Speaking in front of people is vital for your progress and development, both personally and in business. You know that already, but it’s important to understand its importance and why the sooner you tackle this obstacle, the better. Let’s do this.
First Off: It’s OK
Your fear of public speaking (if you don’t have one, you must be a robot*) is natural. After all, you care about the result, and you can’t predict the result. However, your fear may manifest itself as a sinister, crippling sensation that makes you want to immediately leave the building: “Er, just popping out for a few, er… days. Nothing major. Bye!”
* This statement is false. (Ha ha! Gotcha, robot!)
The Two Techniques
Every time you stand up in front of people in a situation that matters, you probably feel uncomfortable. Here’s the bad news: that fear isn’t going to go away. I don’t believe that fear and confidence are at opposite ends of a scale, but that they co-exist; the ‘confident’* speaker does two things to stop their fear preventing them from doing their best:
- They accept their fear.
- They prepare properly.
* Well, they look confident, anyway.
Accepting the fear is hard, but once you realise that fear of speaking is normal, part of the process, and simply an unhelpful little demon (or Chimp) with little significant basis (you’re not in physical danger by speaking), then you can see that it’s an instinctive reaction, beyond your control. Slow your breathing and look at the facts: you know your subject, the audience wants you to do well, and it’s simply not as big a deal for your audience as it is for you. They may feel fairly indifferent about your piece, it’s just not that important to them and they probably won’t give it much thought. Relax. This pressure is coming from you, not them.
Preparing correctly is where a lot of speakers mess up, because it feels easier just to not do it. And it is easier. But that’s the choice you’ll regret when you’re in front of all those people, floundering, when you should be doing the bare minimum: delivering something that you put a decent amount of effort effort into. Write, rehearse, hone it, get comfortable with it, and hey – perhaps even try to enjoy it.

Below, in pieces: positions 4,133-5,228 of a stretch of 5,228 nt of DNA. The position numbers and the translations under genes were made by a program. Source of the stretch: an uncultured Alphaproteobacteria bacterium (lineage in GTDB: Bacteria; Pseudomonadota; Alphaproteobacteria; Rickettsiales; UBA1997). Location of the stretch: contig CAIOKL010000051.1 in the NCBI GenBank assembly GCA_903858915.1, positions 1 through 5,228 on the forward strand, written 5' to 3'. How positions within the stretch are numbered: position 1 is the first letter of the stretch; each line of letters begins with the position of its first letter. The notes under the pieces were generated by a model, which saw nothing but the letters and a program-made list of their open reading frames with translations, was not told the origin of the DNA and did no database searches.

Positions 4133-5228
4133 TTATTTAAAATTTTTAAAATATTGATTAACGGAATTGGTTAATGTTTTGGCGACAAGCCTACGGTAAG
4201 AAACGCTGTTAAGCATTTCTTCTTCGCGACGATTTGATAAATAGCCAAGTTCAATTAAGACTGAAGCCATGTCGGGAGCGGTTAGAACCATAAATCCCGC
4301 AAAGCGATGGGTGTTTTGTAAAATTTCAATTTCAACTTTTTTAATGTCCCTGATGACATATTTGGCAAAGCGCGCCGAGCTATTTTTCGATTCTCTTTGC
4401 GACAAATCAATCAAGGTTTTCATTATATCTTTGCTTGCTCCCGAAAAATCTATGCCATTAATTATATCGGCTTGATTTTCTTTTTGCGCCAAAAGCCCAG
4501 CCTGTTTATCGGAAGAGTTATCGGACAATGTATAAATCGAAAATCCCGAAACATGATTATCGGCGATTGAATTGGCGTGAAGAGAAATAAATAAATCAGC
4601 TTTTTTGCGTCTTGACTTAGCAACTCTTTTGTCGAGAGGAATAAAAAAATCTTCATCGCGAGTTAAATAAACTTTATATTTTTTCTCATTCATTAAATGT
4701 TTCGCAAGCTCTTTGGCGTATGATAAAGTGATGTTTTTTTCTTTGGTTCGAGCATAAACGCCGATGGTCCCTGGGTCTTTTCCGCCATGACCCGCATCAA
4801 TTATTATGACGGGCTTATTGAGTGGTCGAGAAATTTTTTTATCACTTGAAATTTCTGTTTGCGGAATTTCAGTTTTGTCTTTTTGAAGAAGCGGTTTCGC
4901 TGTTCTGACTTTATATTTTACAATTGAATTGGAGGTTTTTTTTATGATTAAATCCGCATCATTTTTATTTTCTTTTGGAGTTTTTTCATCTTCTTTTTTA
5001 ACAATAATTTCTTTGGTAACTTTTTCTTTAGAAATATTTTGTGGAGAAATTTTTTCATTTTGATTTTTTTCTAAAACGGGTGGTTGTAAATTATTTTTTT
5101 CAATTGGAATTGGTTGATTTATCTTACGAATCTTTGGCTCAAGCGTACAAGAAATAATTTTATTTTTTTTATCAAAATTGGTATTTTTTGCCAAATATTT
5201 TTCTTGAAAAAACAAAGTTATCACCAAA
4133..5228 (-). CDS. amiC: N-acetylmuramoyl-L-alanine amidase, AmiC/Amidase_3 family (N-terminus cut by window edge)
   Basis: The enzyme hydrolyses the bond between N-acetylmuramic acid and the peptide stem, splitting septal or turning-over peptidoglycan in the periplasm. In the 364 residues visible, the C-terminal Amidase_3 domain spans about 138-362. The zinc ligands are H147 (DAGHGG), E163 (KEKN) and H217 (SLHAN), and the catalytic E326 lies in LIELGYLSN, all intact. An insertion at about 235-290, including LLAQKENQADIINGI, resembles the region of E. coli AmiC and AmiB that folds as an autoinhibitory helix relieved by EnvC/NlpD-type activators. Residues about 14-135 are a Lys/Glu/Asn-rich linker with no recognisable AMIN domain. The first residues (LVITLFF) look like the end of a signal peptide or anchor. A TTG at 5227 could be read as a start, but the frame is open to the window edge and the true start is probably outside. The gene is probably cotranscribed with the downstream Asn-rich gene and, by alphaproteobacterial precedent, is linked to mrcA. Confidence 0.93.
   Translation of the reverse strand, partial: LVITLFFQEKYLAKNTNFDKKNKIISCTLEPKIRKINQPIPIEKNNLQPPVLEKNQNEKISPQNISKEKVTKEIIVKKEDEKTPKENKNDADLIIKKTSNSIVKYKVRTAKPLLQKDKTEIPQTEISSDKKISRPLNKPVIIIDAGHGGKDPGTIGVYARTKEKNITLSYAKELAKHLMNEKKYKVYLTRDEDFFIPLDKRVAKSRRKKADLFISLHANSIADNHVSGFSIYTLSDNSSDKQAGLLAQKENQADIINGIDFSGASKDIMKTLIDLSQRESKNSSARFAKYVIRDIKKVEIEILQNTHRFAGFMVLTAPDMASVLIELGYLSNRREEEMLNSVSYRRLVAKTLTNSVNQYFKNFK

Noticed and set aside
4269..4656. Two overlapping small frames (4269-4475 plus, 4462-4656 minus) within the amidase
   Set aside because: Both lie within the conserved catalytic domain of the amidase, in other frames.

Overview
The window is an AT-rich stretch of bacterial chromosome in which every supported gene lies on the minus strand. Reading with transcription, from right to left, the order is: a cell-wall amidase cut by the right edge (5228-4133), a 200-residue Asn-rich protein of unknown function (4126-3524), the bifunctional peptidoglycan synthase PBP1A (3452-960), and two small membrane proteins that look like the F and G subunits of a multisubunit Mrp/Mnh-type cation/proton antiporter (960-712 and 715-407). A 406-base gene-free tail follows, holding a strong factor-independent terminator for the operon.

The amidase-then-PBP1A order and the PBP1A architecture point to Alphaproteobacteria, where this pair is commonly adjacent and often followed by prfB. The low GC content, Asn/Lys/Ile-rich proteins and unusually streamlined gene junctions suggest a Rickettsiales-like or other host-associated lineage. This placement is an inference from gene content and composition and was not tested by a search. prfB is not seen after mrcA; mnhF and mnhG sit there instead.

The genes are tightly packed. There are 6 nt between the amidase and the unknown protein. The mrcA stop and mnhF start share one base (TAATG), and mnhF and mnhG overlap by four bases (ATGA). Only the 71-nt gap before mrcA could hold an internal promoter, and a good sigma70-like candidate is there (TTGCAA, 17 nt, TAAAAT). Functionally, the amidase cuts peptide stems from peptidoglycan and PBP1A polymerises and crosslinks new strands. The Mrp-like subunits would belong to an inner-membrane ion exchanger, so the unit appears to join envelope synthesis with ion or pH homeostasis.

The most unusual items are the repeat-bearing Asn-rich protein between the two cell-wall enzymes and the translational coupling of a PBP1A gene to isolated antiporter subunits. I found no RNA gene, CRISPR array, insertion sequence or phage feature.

Every bit of experience builds your skill and reduces your nerves. More bad news: this skill fades like any other if you don’t apply it. The good news is obvious: the more often you speak, the more skilled and confident you will become. Obvious but rarely applied. Bonus good news: as with any other skill, the better you get, the easier it becomes and the more you can actually enjoy it. Quite a leap, perhaps, but I promise you that with enough preparation and practise, you will enjoy your speaking.
The more determination you attack your fear with, the more easily it will crumble. Get some help from an organisation like Toastmasters, seek out a coach, or volunteer to speak at your nearest PechaKucha. Or more immediately, speak for a minute or two at your next company meeting, volunteer to give that short presentation, see if you can speak at that conference. The rewards will come, you just have to start getting